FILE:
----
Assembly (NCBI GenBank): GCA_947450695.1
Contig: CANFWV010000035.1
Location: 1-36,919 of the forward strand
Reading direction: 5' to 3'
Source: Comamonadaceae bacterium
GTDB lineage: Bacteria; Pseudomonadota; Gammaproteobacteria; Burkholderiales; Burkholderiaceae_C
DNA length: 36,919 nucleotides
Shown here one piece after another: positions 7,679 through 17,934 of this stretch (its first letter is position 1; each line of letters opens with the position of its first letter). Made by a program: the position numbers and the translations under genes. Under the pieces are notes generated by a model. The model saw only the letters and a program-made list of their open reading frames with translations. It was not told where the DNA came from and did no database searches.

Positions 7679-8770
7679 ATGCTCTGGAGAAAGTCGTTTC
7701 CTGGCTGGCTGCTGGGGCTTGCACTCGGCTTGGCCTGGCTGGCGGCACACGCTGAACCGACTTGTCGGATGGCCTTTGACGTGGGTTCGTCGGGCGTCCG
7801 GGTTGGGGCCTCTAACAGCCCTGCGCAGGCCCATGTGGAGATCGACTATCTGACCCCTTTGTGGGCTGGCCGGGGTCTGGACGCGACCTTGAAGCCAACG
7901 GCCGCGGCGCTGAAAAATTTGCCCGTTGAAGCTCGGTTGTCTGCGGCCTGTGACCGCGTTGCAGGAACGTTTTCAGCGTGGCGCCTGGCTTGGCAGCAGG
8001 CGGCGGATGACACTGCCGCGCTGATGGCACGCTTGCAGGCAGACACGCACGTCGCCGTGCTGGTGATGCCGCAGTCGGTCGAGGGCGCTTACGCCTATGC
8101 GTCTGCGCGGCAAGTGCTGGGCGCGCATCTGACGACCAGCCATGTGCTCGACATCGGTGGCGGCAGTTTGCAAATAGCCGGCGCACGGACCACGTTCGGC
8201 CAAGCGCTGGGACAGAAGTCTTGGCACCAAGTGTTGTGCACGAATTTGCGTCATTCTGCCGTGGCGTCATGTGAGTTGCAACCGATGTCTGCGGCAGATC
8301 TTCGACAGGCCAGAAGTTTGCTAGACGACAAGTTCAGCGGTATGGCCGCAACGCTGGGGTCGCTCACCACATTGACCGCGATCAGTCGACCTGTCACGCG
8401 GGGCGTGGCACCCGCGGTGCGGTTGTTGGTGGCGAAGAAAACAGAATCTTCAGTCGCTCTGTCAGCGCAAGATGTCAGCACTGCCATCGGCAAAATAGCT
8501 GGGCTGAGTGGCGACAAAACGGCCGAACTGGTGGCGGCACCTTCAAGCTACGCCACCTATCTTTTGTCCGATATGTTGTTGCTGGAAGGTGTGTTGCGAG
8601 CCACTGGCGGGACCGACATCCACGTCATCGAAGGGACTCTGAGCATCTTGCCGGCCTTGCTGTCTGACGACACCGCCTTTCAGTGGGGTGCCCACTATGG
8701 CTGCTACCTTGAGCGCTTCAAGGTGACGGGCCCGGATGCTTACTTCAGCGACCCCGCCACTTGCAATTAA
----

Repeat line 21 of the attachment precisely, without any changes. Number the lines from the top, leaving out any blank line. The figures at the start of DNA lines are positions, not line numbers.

8701 CTGCTACCTTGAGCGCTTCAAGGTGACGGGCCCGGATGCTTACTTCAGCGACCCCGCCACTTGCAATTAA